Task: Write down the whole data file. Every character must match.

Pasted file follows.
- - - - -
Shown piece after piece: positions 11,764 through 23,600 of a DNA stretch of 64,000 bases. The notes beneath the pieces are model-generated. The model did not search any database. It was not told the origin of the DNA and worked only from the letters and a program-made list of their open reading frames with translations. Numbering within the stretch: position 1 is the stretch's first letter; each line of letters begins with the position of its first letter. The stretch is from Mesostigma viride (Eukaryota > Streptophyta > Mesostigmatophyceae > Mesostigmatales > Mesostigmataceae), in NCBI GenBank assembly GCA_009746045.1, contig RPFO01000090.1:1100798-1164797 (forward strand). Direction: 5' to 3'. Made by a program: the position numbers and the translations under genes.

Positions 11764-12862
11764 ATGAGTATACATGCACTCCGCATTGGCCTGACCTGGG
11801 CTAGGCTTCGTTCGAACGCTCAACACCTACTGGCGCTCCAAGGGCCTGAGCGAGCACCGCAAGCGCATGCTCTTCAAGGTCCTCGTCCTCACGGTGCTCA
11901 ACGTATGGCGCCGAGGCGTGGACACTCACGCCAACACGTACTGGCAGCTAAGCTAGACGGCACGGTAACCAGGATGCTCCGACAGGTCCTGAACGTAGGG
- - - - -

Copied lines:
Shown piece after piece: positions 11,764 through 23,600 of a DNA stretch of 64,000 bases. The notes beneath the pieces are model-generated. The model did not search any database. It was not told the origin of the DNA and worked only from the letters and a program-made list of their open reading frames with translations. Numbering within the stretch: position 1 is the stretch's first letter; each line of letters begins with the position of its first letter. The stretch is from Mesostigma viride (Eukaryota > Streptophyta > Mesostigmatophyceae > Mesostigmatales > Mesostigmataceae), in NCBI GenBank assembly GCA_009746045.1, contig RPFO01000090.1:1100798-1164797 (forward strand). Direction: 5' to 3'. Made by a program: the position numbers and the translations under genes.

Positions 11764-12862
11764 ATGAGTATACATGCACTCCGCATTGGCCTGACCTGGG
11801 CTAGGCTTCGTTCGAACGCTCAACACCTACTGGCGCTCCAAGGGCCTGAGCGAGCACCGCAAGCGCATGCTCTTCAAGGTCCTCGTCCTCACGGTGCTCA
11901 ACGTATGGCGCCGAGGCGTGGACACTCACGCCAACACGTACTGGCAGCTAAGCTAGACGGCACGGTAACCAGGATGCTCCGACAGGTCCTGAACGTAGGG